A bump on the head costs the Stones £5m

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The Independent Culture

The 62-year-old guitarist's recovery over the next few weeks, following an operation to relieve pressure within his skull after falling out of a tree, means up to six shows could be pulled from the start of the European tour until he is fit enough to rejoin the band.

The Stones' team is still negotiating how to reschedule the tour and fit in the axed shows, which should have kicked off in Barcelona a week on Saturday.

An industry insider said: "The Stones can make up to £1m per show. Obviously the tours are a real money-spinner, so they will be very keen to make sure they can keep the losses to a minimum."

The band's 2003 dates gave them the year's highest-grossing tour, taking $300m from 116 shows.

Richards fell from a coconut tree while holidaying in Fiji last month. He was taken to Auckland, New Zealand, where he underwent surgery on Monday, which a spokesman said was "100 per cent successful", to ease pressure after he complained of headaches.

He has checked out of Auckland's Ascot Hospital and is spending some time recuperating.

Inside Keef's brain: An exploration by John Walsh

On Wednesday, a tabloid newspaper told its readers how a blood clot was causing Keith Richards's brain to swell against his skull, and explained the process with the help of a cross-section cranial diagram. It didn't help much. What fans of the rock'n'roll vampire really need is a map of his brain after four decades of excess, a lifetime of tours, booze, groupies and more mood-altering chemicals than are stored in the warehouses of GlaxoSmithKline. What's it like to be inside Keith's ravaged, bandanna-ed cerebrum?

You can imagine a lot of brain energy devoted to the acquiring of the same sustenance and stimulants - the daily diet of shepherd's pie (it's the only thing he eats on tour), the Marlboros, the Jack Daniel's. You can intuit that whole sections of tissue are mildewed with toxic abuse. But don't be too certain. For years interviewers were told: don't bother him with questions about the 1970s and 1980s. Waste of time - he remembers nothing. It's not true. Woe betide the hack who got a date, a gig, a detail wrong about the Stones' back catalogue.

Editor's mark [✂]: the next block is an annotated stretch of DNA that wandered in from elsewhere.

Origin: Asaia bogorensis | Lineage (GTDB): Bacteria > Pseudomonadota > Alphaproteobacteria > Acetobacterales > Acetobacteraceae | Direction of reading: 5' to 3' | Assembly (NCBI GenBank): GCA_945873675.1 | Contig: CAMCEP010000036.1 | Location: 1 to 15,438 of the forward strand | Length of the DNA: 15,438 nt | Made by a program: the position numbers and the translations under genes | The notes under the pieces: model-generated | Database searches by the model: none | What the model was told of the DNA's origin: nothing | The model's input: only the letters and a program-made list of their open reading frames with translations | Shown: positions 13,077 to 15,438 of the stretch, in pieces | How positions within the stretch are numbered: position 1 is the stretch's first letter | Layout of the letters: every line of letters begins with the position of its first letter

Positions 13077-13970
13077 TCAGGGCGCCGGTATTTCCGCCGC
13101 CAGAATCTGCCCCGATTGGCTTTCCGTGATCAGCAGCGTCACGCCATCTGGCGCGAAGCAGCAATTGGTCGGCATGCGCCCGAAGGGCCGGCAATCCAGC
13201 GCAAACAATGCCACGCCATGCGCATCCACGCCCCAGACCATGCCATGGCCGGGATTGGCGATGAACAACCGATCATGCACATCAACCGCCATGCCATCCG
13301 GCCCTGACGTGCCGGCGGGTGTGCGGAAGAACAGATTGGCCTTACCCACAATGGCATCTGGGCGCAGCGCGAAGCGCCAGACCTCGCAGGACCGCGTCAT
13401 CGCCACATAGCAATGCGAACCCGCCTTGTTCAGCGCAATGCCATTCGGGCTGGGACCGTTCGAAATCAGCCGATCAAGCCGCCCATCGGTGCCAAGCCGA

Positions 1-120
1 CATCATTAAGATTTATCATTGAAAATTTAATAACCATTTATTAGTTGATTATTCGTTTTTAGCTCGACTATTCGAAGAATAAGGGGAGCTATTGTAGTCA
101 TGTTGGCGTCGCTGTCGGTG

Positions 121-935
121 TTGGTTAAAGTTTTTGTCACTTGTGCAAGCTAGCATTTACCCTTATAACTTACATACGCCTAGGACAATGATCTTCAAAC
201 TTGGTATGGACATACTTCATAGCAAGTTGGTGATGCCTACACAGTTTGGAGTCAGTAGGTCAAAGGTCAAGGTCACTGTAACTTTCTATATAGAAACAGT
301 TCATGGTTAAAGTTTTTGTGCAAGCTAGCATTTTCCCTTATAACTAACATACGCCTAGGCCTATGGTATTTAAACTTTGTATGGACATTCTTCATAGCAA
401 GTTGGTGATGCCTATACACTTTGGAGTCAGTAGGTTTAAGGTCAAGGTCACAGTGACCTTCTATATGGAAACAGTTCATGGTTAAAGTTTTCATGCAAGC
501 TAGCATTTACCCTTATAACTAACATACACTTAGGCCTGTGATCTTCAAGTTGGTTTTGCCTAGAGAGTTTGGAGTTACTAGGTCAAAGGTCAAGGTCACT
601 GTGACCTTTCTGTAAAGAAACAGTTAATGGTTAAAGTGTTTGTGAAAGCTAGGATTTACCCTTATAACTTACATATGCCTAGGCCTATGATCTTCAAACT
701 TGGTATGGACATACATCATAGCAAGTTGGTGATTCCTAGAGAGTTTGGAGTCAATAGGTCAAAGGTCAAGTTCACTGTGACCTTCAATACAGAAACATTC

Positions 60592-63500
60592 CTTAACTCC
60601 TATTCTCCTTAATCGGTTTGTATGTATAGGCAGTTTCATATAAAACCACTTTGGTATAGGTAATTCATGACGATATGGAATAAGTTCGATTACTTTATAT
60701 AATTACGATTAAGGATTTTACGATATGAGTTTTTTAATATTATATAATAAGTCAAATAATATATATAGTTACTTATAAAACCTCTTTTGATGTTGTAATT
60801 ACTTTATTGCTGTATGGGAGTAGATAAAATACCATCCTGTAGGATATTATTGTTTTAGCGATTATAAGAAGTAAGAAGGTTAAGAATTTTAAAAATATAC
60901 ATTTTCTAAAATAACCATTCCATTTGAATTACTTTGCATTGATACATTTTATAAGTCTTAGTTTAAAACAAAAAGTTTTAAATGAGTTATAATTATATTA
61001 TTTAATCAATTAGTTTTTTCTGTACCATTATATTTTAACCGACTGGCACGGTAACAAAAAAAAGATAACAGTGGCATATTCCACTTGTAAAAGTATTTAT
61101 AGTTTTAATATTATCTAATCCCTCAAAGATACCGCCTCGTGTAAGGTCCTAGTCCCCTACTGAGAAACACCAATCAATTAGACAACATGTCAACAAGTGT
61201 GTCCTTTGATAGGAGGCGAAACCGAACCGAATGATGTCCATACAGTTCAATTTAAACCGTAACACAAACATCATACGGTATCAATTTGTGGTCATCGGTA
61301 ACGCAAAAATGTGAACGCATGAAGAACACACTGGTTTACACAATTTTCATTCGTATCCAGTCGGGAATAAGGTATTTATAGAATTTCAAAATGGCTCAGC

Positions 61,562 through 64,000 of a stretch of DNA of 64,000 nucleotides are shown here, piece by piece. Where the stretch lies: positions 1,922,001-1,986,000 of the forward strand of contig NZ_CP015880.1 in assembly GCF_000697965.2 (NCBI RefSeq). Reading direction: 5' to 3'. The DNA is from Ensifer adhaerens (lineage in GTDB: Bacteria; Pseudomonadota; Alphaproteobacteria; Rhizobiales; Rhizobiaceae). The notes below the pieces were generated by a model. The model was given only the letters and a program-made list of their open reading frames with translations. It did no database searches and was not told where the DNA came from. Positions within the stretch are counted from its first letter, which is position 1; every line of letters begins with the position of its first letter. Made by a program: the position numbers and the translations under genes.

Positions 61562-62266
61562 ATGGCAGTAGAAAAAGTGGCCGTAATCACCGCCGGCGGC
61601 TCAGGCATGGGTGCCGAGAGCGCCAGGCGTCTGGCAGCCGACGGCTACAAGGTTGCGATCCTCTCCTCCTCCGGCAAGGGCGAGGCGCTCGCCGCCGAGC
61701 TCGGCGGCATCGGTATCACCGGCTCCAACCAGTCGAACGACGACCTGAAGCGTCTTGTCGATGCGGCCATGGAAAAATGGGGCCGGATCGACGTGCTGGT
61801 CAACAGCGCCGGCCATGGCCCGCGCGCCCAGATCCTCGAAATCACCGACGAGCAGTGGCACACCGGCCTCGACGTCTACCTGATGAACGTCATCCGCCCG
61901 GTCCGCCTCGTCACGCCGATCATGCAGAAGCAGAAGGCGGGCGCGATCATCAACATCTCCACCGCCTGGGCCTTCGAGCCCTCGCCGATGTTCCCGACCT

Keith has a few hundred songs washing around somewhere in his frontal lobes - maybe only the opening chords in some cases, but that's where his skill as the world's most exciting rhythm guitar player is best deployed. Locked in his head are the 12-bar Delta blues that first vamped him when he was a teenager - Howlin' Wolf and Muddy Waters, and the unique sound of Elvis's guitarist Scotty Moore, that Keith could never quite replicate.

Along with the music, we can infer, is the foggy memory of a few thousand undifferentiated gigs - same view of the chaotically demented first 20 rows, same view of Michael Jagger's back, same duets with Ronnie Wood. But if would be odd if among them, two didn't rank high: the concerts at the Station Hotel Richmond in 1962-63 when the Stones were having their extended eureka moment, discovering how rock'n'roll could transform audiences, generations, eras; and the welcome-home concert at Brixton Academy at the end of their 1995 world tour, a gig at which half the posers in London pretended to have been present.

With his 60s has come a wheezy family sentimentality: he dotes on his daughters Theodora and Alexandra ("Little T and A") by the model Patti Hansen with whom he lives in Connecticut, and on his son Marlon, who disobligingly made him a grandfather in 1996.

And over in the memory corner, right at the front of the vast queue of songs and girlfriends, will be a large aide-memoire: "Coconuts. Don't climb the trees, man. Just buy a Bounty."

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